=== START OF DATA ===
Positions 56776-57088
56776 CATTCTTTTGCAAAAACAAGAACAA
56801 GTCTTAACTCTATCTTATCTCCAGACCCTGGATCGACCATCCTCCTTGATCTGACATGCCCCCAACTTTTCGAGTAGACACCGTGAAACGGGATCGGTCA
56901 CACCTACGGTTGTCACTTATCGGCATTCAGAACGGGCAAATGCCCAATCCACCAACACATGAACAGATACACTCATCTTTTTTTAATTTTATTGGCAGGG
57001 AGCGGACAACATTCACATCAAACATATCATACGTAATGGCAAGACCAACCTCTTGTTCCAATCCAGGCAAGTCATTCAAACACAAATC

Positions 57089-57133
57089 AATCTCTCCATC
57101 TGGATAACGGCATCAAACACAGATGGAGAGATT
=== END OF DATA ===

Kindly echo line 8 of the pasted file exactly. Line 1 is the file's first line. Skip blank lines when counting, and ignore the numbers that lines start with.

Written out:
57101 TGGATAACGGCATCAAACACAGATGGAGAGATT